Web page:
. . .the achievements and obstacles encountered during process development as well as characterization and stability of the purified Na-APR-1 (M74) protein and formulated vaccine. The expression, purification and analysis of purified Na-APR-1 (M74) protein obtained from representative 5 kg reproducibility runs is also presented. Open access:
Houston Chronicle article by Todd Ackerman– read it here:
Hotez et al.
An onchocerciasis vaccine for Africa would build on past investments in OCP and APOC and support future investments planned under PENDA to help achieve elimination of onchocerciasis. TOVA has begun to explore innovative financing mechanisms from major foundations, governments in North America, Europe, and elsewhere, as well as some of the major development banks committed to poverty reduction in sub-Saharan Africa. We strongly encourage the global public health community to embrace the prospect of an onchocerciasis vaccine and to incorporate plans for a vaccine’s development into future public policy and strategic plan considerations.
Is it possible to vaccinate against poverty?
According to the World Bank, an estimated 2.4 billion people live on less than $2 per day, while 1.2 billion live on less than $1.25 per day — a group often referred to as “the bottom billion”. We now know that almost all of the bottom billion and many of those living on less than $2 per day remain trapped in poverty because they are chronically debilitated by a group of afflictions known as the neglected tropical diseases, or ‘NTDs’.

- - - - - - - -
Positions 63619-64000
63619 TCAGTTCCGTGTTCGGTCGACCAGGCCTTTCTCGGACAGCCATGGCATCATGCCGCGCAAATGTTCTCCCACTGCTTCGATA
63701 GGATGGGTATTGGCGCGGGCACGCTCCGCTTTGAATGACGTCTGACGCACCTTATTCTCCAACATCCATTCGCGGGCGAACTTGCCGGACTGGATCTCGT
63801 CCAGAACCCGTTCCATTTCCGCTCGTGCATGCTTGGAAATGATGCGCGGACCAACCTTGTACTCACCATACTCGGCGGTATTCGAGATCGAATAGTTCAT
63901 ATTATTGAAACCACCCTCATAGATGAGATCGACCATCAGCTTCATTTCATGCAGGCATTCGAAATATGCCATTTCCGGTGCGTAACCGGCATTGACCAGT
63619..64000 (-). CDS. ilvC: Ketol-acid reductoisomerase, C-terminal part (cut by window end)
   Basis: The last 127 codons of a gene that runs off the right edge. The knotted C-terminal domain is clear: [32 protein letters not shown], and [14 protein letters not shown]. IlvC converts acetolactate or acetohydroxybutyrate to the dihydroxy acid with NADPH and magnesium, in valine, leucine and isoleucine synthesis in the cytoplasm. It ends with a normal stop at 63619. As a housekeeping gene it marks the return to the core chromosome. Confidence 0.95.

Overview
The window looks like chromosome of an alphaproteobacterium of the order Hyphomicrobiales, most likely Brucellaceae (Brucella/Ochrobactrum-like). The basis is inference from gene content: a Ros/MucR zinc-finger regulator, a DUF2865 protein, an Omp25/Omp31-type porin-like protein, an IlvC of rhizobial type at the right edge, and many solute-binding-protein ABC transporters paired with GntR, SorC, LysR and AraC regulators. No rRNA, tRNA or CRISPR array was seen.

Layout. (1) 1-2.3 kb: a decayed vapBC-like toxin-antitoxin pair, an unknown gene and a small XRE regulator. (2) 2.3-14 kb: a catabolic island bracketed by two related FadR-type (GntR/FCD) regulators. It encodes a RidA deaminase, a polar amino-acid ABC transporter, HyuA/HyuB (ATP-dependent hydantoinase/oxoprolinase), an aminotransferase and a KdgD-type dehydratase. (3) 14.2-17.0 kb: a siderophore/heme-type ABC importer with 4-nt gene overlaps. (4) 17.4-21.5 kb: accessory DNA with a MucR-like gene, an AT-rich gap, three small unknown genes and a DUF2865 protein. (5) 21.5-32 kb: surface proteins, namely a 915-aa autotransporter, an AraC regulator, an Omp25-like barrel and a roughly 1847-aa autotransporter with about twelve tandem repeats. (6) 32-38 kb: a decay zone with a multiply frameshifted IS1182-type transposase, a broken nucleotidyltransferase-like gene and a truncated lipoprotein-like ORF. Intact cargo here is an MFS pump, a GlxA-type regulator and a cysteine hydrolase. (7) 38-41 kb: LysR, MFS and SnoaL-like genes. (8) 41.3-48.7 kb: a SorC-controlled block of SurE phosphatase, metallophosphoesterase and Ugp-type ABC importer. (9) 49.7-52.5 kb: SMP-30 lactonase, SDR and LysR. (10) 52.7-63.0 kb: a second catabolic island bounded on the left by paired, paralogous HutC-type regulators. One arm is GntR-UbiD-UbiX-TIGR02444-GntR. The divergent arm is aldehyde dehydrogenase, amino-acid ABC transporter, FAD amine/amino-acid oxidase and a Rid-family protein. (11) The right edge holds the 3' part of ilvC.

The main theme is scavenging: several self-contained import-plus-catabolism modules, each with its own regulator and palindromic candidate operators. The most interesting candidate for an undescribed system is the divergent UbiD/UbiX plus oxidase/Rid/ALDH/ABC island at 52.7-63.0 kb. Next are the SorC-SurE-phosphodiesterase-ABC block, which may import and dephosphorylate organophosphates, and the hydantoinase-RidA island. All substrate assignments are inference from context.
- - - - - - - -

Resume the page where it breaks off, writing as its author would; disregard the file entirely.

NTDs are long-lasting parasitic and related infections such as ascariasis, trichuriasis, hookworm, schistosomiasis, lymphatic filariasis, onchocerciasis, trachoma, Chagas disease, and leishmaniasis. The major point is that these NTDs can actually cause poverty either because they make people too sick to go to work and limit agricultural productivity, or because they strike children at vulnerable times, thereby stunting their physical and intellectual development. NTDs also disproportionately affect pregnant women, making them ill and causing them to produce low birth weight or premature infants.
The flattening in support for biomedical research as well as other research fields in the United States over the last decade is having serious consequences for American science and scientists. Ultimately, we need a new generation of scientist-advocates and policy experts if we expect to reverse this trend.
The losses are real. The most recent news is that through sequestration there is a looming $1.6 billion cut to the budget of the National Institutes of Health (NIH), by far the largest public funder of biomedical research. Since 2003, the NIH budget has risen only 15 percent to just over $30 billion. Even before sequestration (taking inflation into account) the NIH provides 20 percent less in support for biomedical research annually than it used to 10 years ago.